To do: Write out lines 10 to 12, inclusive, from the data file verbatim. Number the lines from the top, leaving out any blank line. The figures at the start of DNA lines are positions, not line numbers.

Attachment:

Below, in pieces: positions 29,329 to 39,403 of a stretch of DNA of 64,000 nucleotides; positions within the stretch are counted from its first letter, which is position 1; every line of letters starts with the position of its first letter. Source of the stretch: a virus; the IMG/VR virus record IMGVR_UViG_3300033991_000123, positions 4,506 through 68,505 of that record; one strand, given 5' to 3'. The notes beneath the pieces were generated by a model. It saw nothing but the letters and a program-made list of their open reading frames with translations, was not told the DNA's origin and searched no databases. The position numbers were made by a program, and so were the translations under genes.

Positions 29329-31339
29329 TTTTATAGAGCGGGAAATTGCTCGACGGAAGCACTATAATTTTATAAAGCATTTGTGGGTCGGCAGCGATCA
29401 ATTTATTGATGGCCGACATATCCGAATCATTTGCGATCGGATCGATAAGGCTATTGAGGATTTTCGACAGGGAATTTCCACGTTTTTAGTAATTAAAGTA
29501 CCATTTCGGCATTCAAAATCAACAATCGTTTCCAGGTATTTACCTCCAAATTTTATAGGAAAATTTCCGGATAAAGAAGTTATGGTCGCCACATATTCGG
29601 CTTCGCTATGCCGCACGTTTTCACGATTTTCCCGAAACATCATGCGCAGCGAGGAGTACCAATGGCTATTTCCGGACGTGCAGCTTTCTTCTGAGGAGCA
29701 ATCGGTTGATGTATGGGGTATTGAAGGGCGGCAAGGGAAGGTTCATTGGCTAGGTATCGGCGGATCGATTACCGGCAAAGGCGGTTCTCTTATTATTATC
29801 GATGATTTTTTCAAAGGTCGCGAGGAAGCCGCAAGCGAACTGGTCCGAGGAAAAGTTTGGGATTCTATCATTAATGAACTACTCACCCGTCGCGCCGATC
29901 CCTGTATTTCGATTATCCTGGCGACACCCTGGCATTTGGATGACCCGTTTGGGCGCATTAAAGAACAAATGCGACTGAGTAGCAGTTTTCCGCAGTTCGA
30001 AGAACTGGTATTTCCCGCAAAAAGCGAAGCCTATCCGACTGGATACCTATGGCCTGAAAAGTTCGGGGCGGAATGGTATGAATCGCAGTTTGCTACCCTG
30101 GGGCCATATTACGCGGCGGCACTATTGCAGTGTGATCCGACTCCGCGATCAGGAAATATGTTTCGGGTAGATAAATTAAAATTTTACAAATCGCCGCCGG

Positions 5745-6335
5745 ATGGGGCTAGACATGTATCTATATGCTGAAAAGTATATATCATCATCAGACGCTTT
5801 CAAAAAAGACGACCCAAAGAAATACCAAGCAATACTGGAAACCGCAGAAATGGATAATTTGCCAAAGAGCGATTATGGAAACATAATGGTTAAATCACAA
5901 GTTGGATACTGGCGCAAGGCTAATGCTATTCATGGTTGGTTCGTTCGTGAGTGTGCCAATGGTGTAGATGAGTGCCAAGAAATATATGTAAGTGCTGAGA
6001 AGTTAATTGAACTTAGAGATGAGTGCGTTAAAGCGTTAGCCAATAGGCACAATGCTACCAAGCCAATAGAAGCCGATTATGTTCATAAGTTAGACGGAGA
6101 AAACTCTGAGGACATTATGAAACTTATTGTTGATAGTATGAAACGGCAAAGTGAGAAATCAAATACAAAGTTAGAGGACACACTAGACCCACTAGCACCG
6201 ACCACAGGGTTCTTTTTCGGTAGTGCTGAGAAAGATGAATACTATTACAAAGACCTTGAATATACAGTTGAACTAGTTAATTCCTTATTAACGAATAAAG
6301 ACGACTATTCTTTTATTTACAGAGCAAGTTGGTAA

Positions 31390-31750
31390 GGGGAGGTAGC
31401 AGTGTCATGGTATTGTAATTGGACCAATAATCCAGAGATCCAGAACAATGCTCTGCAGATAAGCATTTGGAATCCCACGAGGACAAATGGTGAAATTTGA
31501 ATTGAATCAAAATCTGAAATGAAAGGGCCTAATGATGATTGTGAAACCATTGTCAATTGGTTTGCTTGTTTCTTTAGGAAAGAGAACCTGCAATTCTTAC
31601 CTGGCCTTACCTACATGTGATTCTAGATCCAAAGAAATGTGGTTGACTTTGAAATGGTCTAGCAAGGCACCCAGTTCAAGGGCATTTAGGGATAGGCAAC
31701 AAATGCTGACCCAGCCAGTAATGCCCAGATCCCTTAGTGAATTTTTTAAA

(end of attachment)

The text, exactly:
30001 AGAACTGGTATTTCCCGCAAAAAGCGAAGCCTATCCGACTGGATACCTATGGCCTGAAAAGTTCGGGGCGGAATGGTATGAATCGCAGTTTGCTACCCTG
30101 GGGCCATATTACGCGGCGGCACTATTGCAGTGTGATCCGACTCCGCGATCAGGAAATATGTTTCGGGTAGATAAATTAAAATTTTACAAATCGCCGCCGG

Positions 5745-6335